SUPREME COURT HOLDS THAT THE ACCUSED’S PLEA ON APPLICABILITY OF THE SECTION HAS TO BE CONSIDERED AT THE STAGE OF DISCHARGE.
A Two Judge Bench of the Supreme Court comprising Justice MR Shah and Justice CT Ravikumar passed a Judgment dated 12.12.2022 in the case of Chandi Puliya v. The State of West Bengal, SLP (Criminal) No. 9897/2022 and held that the Trial Court ought to consider the plea of the Accused on the applicability of Section 300 (1) of the Code of Criminal Procedure, 1973 (Person once convicted or acquitted not to be tried for the same offence), at the stage of discharge which is a stage before the framing of charge under Section 228 of the Code of Criminal Procedure, 1973 (Framing of charge).
The Complainant Shyamal Acharya, went to Anandapur Police Station to lodge a complaint on 06.06.2011, on the allegation that his father Sh. Ajay Acharya and some other persons being the followers of a particular political party were ousted from their village by the rival political party. On 22.09.2002, Sh. Ajay Acharya and some others went for a meeting with some others in the locality to maintain peace and law and order. When they were returning after the meeting to their house at village Raniorh, the accused persons belonging to the rival political party attacked them with deadly weapons including firearms and committed the murder of seven persons. The body of the father of the Complainant was buried on the ground at village of Piashala. The family members of the said Ajay Acharya did not get any trace of him or his body. On 26.09.2002, the complaint was registered at Kespur Police Station (Complaint). On the basis of the said Complaint the Kespur Police Station registered Case No.61 of 2002 against the Accused persons including the Petitioner under Sections 148 (Rioting, armed with deadly weapon), 149 (Every member of unlawful assembly guilty of offence committed in prosecution of common object), 364 (Kidnapping or abducting in Order to murder), 448 (Punishment for house-trespass) and 506 (Punishment for criminal intimidation) of the Indian Penal Code 1860 (IPC). After the investigation Police submitted a charge sheet on 15.02.2005. After trial, the Petitioner and six other Accused persons were acquitted under Section 235 (1) of the Code of Criminal Procedure by the learned Additional Sessions Judge, 6th Court, Paschim Medinipur by a Judgment dated 21.05.2010.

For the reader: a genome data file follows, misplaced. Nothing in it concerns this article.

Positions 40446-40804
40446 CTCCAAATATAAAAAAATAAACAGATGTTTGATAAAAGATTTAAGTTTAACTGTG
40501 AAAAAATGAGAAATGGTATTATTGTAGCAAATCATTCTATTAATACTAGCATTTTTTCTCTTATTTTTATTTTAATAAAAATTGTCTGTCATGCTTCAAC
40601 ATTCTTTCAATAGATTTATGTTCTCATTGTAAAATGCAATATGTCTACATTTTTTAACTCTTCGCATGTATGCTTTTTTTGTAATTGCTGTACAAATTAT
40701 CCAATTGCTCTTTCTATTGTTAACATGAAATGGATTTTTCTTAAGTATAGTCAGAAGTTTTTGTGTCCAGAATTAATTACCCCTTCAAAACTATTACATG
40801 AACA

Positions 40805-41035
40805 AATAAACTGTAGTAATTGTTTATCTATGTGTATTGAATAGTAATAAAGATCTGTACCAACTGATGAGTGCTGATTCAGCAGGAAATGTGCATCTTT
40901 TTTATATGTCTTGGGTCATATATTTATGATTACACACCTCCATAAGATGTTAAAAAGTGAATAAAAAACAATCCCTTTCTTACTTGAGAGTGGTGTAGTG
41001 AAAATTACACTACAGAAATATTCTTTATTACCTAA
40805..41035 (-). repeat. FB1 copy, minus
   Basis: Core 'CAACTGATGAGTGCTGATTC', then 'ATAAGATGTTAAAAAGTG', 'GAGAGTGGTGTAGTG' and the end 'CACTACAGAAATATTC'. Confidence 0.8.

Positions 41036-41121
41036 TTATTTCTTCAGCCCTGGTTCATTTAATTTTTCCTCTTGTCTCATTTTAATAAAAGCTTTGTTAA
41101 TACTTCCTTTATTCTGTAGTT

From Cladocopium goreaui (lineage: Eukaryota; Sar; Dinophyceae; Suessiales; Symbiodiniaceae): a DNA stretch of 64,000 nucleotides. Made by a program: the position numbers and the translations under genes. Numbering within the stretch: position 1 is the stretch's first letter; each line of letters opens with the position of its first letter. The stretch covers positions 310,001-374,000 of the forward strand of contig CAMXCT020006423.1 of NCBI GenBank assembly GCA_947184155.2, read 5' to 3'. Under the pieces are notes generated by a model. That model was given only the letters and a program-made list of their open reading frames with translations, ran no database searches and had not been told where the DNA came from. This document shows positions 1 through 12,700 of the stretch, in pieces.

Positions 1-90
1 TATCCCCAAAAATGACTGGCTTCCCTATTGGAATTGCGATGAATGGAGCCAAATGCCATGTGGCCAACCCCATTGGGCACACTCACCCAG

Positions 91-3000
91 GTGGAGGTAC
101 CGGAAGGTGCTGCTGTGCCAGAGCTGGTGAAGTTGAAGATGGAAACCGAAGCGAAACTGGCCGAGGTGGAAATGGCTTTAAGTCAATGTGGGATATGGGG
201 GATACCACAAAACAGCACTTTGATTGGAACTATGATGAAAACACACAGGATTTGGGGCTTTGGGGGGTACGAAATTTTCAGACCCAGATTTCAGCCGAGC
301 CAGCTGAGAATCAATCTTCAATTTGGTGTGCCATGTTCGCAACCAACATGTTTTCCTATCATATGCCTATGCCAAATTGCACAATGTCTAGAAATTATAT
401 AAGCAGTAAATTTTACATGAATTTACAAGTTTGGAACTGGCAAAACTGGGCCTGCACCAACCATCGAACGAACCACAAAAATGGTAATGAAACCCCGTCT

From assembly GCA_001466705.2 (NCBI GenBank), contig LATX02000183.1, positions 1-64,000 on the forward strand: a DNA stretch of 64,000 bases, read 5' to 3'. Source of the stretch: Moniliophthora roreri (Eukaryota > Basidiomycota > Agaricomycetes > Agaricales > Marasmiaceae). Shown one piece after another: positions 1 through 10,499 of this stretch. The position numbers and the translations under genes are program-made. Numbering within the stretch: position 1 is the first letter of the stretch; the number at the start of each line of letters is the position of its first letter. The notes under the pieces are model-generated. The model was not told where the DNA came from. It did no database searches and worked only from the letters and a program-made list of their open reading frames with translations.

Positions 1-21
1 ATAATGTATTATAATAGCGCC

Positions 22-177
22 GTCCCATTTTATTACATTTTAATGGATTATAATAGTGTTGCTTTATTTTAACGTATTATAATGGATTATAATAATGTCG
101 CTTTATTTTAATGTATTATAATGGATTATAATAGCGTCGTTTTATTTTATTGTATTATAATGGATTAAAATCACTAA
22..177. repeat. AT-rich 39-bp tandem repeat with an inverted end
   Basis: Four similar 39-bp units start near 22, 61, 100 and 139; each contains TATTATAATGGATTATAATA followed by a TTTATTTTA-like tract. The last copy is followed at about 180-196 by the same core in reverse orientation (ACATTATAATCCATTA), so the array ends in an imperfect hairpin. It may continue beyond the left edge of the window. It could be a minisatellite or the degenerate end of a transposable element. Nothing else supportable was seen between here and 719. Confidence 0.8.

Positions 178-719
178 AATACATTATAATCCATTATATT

On 04.06.2011 the defacto Complainant came to know that some human skeletons were found after digging earth near Malikdanga under Police Station Garbeta. The Complainant rushed to the spot and identified one of the said skeletons as that of his father based on the apparel. He therefore lodged a Complaint against the Accused persons under Sections 147/148/149/341/367/449/326/307/302/201/109/114/115/117/120B of the Indian Penal Code 1860. After investigation the Police submitted a charge-sheet in Anandapur Police Station Case No.36 of 2011 against 46 Accused persons including the present Petitioner.
That thereafter on 06.06.2011, after a period of nine years from the date of registration of the first FIR and one year from the date of acquittal, a second FIR came to be lodged against the Appellant and others alleging inter alia that the Appellant and others co-accused had caused the death of Ajay Acharya, i.e., father of the first informant, the same person that they had alleged to have kidnapped and were acquitted of.
High Court Observation: